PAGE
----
Yet history has no assumptions and no rehearsals. It seems like all those kinds of misjudgments, wrong turns and bad luck that led to the rise of ISIS. It is the germination and growth of various types of extremist ideas under the turbulent situation of the whole world, that is the root cause of this fire of terrorism, at the same time, the root reason of why the ISIS is so hard to be knocked down.

From my perspective, terrorism, as a malformed product under the oppression of internal authoritarianism and external violence, has been intertwined with Islam, the world’s second largest religion for such a long time, which indicates that this religion has a particular affinity with violence. In my reading travel of the Black Flags, an old Chinese saying popped out to my mind from time to time, “It is easy to catch thieves in the mountain, it is hard to catch thieves in the heart.” The U.S. Army should have defeated many other “Zarqaweis” in countless other military and intelligence operations, but in essence, killing a particular person is not enough to eliminate terrorism. As long as the idea of terrorism is spreading, the act of terrorism has a chance to start all over again.

After Bin Laden, Zarqawi stood out from the al-Qaida Iraqi branch; after Zarqawi, Baghdadi stood out from the al-Qaida Syrian branch. Who is next? 

When it comes to the rise of terrorist groups, the United States’ purposed support has been playing a vital role. Actually, Warrick is one of the first journalists to question the Bush administration’s Iraq policy, so it is not strange that he presents such a clear position in the Black Flags. It is now almost becoming a practice that the U.S. to support enemies of hostile forces to fight against a hostile force. They are the experts of the principle; the enemy’s enemy is my friend. Warrick tells the truth about how U.S. policies helped give birth to the ISIS, while currently, the Kurdish force, another extreme organization against the ISIS, is emerging.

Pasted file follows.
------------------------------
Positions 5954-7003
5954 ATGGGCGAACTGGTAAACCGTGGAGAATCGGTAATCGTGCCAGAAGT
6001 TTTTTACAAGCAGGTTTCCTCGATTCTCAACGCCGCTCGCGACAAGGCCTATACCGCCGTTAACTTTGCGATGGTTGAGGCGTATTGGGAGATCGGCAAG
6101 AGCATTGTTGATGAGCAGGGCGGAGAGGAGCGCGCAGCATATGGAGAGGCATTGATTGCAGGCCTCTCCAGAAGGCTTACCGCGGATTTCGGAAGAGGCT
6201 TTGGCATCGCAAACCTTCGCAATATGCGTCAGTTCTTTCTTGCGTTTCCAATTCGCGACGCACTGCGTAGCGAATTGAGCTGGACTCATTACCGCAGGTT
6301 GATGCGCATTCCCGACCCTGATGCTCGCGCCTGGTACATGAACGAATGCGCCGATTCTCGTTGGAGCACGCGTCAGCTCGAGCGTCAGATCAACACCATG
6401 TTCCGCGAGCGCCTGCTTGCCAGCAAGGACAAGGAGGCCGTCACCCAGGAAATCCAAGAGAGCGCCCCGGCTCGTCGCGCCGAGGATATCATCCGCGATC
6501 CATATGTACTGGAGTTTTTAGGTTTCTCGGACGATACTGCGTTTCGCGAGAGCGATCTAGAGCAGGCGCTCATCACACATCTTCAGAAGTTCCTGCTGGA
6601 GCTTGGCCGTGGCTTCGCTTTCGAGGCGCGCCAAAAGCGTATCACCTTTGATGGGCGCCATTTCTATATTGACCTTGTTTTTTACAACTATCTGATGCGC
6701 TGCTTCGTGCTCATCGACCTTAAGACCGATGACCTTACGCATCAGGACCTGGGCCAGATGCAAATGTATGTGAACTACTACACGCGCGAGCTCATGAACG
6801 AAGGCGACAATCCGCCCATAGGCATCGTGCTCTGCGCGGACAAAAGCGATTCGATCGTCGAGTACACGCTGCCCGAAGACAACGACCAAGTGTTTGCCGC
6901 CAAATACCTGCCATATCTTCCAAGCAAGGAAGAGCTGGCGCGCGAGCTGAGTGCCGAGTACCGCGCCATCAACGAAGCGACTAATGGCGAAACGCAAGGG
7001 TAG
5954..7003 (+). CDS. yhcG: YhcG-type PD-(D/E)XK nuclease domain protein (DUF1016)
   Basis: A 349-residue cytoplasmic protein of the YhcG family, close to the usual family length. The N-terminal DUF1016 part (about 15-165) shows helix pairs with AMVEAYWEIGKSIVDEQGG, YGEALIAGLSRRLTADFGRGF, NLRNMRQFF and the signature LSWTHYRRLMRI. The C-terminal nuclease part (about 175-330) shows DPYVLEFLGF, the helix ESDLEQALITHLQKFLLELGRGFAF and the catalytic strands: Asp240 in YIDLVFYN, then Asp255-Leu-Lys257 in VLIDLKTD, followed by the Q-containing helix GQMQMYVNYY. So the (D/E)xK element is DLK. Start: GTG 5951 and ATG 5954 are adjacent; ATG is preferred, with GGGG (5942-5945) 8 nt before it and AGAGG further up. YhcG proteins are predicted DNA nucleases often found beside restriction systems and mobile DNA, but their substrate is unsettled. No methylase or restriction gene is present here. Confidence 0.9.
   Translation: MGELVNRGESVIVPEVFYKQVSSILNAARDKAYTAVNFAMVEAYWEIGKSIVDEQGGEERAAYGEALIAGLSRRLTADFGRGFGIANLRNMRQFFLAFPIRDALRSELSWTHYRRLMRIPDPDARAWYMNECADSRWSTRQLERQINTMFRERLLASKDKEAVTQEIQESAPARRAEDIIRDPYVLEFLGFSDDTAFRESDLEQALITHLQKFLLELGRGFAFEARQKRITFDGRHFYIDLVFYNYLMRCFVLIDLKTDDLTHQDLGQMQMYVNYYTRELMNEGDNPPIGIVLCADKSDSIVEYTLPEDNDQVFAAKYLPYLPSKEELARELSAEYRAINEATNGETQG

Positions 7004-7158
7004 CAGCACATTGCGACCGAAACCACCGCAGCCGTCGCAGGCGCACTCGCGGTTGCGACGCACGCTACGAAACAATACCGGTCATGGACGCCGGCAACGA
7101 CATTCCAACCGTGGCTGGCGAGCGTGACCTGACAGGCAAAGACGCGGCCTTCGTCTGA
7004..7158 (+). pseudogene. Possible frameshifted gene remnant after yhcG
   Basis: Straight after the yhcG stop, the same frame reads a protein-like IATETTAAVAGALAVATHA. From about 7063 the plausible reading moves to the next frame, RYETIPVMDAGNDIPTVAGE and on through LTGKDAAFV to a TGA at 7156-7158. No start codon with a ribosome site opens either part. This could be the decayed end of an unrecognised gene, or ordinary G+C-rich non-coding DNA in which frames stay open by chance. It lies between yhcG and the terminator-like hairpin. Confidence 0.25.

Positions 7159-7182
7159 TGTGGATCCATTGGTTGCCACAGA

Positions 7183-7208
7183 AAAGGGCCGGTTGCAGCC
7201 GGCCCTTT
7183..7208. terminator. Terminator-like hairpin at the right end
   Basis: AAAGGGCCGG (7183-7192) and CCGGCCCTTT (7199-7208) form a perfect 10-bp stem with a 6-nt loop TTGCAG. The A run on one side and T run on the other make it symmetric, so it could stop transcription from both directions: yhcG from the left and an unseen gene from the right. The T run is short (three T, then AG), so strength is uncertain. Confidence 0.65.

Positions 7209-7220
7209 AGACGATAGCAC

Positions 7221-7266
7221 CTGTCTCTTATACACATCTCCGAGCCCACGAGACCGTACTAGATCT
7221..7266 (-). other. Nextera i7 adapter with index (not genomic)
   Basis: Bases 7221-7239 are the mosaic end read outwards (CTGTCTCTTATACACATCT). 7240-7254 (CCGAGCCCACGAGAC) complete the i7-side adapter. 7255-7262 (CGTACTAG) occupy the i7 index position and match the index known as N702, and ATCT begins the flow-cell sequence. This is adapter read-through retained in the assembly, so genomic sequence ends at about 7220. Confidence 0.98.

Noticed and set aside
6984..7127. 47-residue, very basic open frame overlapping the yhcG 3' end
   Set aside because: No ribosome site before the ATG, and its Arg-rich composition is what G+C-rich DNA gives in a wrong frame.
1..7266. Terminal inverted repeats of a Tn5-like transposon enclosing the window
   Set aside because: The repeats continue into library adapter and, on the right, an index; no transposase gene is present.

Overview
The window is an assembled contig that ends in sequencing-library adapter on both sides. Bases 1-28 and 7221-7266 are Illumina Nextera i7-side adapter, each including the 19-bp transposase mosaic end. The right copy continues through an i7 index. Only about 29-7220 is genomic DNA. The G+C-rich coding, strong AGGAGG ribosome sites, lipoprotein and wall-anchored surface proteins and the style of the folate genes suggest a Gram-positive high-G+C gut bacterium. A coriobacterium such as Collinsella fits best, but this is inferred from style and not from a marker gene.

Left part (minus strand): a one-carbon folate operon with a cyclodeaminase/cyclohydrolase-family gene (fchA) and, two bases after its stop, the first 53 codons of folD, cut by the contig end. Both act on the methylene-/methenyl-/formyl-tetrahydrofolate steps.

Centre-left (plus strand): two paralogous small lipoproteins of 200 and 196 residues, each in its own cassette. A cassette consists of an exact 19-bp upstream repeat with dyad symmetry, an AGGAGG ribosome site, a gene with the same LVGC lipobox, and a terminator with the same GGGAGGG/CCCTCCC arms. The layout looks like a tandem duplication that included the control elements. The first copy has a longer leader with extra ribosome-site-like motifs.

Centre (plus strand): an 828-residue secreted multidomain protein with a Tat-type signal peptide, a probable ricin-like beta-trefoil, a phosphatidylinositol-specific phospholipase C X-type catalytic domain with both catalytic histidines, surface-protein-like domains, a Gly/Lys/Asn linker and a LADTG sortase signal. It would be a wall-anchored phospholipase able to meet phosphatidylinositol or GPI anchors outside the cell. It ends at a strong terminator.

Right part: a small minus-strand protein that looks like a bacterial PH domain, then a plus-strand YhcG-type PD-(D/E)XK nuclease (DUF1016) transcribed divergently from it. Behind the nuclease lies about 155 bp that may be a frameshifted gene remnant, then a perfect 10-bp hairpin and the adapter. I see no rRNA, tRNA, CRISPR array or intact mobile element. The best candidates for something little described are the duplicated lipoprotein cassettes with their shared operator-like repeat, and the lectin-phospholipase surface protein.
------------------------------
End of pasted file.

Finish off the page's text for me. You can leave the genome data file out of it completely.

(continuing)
His mind is of an investigative reporter, and his pen is of a novelist. Beyond all doubts, the Black Flags is excellent in the detailed description and character portrayal. There was an Iraqi customs officer called Karbouly, in the pay of the ISIS. Warrick wrote that after completing a mission to kill a truck driver, somehow Karbouly answered the call from the driver’s brother

and even cried for the photos of four daughters showed in the deceased’s phone. Of course, these vivid details also made a foreshadowing of Karbouly’s change in attitude toward “jihad”. The Black Flags are full of similar details. Like Zarqawi used a razor blade to have a relative slice off his offending tattoo without anesthetic, this detail showed his hard to the religion; in the Amman Hotel Attack, two little pretty still in white dresses, but never could they wake up again, this detail is targeting to represent the extreme cruelty of Zarqawi and his base.

The first two chapters of the book are both illuminating and spellbinding, while the final chapter gives me a somewhat hurried feeling. Besides, the book is suitable for the beginners of Middle East affairs, but not enough for those who decide to launch in-depth research. On the one hand, Warrick emphasize too much on the U.S., Jordan, Iraq, and Syria, ignoring the role of other countries such as Saudi Arabia and Iran; on the other, as for why the ISIS can attract followers from remote Europe; why some European “lone wolf” attackers are so loyal to the ISIS; and how ISIS affects outside Europe. Warrick has no explanation at all.

At the end of the Black Flags, on January 1, 2015, Egyptian president Abel Fattah al-Sisi called for an Islamic reformation, a “revolution” to “reclaim the ancient religion from fundamentalists and radicals who had perverted its central message.” Four years are fleeting; the brand-new flowers of the Islamic revolution have not blossomed on the land of the Middle East. In the evacuation of the previous period, some ISIS soldiers’ relatives have indicated that they will continue to loyal to Baghdadi, the leader of ISIS.

The will of my people to die is as strong as your desire to survivesaid an Islamic Mujahedin. After tracing the birth of ISIS with the Black Flags, we all have to face the final problem, it is, how to gradually disintegrate the ISIS’ ideology, and further to extinguish the flame of terrorism to the greatest extent possible. Never forget, “Safety and victory are incompatible, that the tree of triumph and empowerment cannot grow tall and lofty without blood and defiance of death.” quote from Abu Musab al-Zarqawi.